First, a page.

Even though every RED camera can be considered as a premium digital cinema tool on its own, the RED company itself still has a distinct hierarchy in its product line. The RED RAVEN with the 4.5K Dragon sensor, for instance, sits at the bottom of the line starting at around $6,000 (for the BRAIN only). Moving up the ladder, the camera that takes the top spot is the mighty RED WEAPON with Helium 8K S35 Sensor which will set you back almost $50,000.
With a price difference of whopping $40,000+ between the two cameras, many folks are curious to find out what benefits come with spending more for the top-of-the-line RED WEAPON instead of buying the entry-level RAVEN. Anthony Seratelli of Jersey Filmmaker compares the two counterparts in three different test shots to spot any significant differences regarding image quality and overall performance.
The tests began with a shot of a resolution chart to determine the amount of detail that can be obtained with each camera. Comparing the shots from the RED RAVEN and RED WEAPON, both look very similar in terms of color reproduction and detail.
It’s worth mentioning, though, that in order to make the comparison fair, Seratelli had to shoot in a non-log format since that option was unavailable on the RED RAVEN. Instead, he shot in the REdWideGamut RGB Profile with a Log3G10 Gamma, later converting to Rec709 in post.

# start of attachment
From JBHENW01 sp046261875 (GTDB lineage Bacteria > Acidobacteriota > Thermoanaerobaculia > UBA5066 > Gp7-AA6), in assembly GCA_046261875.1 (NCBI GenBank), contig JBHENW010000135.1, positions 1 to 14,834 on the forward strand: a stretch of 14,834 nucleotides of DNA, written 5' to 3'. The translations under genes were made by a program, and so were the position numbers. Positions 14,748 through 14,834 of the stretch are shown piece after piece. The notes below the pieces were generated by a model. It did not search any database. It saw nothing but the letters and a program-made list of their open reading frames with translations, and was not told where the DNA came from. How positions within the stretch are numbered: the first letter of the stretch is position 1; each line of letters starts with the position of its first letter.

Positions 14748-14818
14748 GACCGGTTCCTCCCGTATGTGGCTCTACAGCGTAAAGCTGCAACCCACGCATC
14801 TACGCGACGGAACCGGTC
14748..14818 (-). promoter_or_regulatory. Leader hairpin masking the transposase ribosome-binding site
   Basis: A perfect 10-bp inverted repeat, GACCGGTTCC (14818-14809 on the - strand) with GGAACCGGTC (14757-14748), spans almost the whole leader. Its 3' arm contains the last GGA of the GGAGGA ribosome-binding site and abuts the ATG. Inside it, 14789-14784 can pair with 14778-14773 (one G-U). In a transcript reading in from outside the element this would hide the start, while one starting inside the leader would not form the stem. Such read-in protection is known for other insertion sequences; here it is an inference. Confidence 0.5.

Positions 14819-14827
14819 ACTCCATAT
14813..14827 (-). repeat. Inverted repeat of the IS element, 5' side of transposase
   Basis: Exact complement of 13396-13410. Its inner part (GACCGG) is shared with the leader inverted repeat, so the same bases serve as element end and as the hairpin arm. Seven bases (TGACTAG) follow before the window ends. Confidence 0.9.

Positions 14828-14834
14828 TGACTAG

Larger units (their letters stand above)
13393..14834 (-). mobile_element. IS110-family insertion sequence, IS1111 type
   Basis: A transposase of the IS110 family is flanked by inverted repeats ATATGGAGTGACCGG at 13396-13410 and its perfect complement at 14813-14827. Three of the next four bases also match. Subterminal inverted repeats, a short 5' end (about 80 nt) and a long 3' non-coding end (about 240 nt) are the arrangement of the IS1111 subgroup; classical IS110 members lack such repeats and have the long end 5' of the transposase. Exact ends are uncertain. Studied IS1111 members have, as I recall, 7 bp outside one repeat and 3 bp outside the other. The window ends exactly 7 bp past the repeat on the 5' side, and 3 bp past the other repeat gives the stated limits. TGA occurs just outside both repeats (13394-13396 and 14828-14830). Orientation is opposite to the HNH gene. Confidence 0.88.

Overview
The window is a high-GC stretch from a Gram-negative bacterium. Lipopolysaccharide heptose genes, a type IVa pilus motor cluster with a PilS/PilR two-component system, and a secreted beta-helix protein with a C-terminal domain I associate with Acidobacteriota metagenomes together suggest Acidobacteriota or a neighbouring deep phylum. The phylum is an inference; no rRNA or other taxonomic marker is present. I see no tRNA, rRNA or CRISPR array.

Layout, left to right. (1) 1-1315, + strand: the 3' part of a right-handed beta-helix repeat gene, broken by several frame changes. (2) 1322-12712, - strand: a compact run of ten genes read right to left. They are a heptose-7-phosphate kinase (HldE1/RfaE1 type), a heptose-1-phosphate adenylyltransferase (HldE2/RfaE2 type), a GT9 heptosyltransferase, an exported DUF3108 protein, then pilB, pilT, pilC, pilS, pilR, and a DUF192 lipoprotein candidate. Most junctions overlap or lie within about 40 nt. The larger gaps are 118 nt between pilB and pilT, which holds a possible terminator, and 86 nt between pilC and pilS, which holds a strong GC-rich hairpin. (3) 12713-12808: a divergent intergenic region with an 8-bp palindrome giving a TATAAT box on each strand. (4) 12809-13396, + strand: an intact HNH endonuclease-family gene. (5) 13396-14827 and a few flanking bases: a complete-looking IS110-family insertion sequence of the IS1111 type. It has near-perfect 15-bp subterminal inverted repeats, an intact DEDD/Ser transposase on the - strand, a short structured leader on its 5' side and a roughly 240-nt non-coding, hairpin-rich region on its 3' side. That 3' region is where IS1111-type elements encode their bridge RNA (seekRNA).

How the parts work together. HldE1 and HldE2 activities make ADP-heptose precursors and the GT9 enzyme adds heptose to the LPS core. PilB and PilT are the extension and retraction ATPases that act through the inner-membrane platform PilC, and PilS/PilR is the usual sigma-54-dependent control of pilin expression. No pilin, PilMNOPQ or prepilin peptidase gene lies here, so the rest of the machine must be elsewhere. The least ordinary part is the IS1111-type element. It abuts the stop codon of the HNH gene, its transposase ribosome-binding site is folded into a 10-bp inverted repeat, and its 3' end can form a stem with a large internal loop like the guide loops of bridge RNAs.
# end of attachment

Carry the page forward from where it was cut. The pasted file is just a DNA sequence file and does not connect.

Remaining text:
Apparently, the difference between the cameras in this particular test lies in the captured resolution and dynamic range. Looking at the black-to-white gradient bars at the bottom of the chart, you can clearly see that in the darker areas, the RED WEAPON was able to capture more detail in the blacks compared to the RAVEN.
In the second test, both cameras shot a close-up macro of a human subject’s eyes. In this situation, with matched camera settings, it is extremely difficult to tell the difference. Even when the images were put side-by-side, the video seems as if it was all shot with one camera.
All in all, from clarity to color, both cameras matched seamlessly. Since the RED WEAPON shoots 8K, however, Seratelli was able to zoom closer into the image, in addition to having a wider field-of-view.
The final test had the Jersey filmmaker sitting in front of both cameras in an attempt to figure out how well they can handle mixed color temperatures. As expected, both devices performed very similarly regardless of the different sensor sizes and captured resolution. Again, the RED WEAPON shined through with the wider field-of-view and ability to punch in closer to the shot.
Ultimately, you can’t go wrong with using either the RED RAVEN or the RED WEAPON. While the WEAPON does provide higher resolution, wider dynamic range, and more onboard features to work with, the RED RAVEN is still a worthwhile purchase for those who want to get into the RED’s echo system without emptying their bank account and take advantage of the superb image quality this fantastic camera delivers.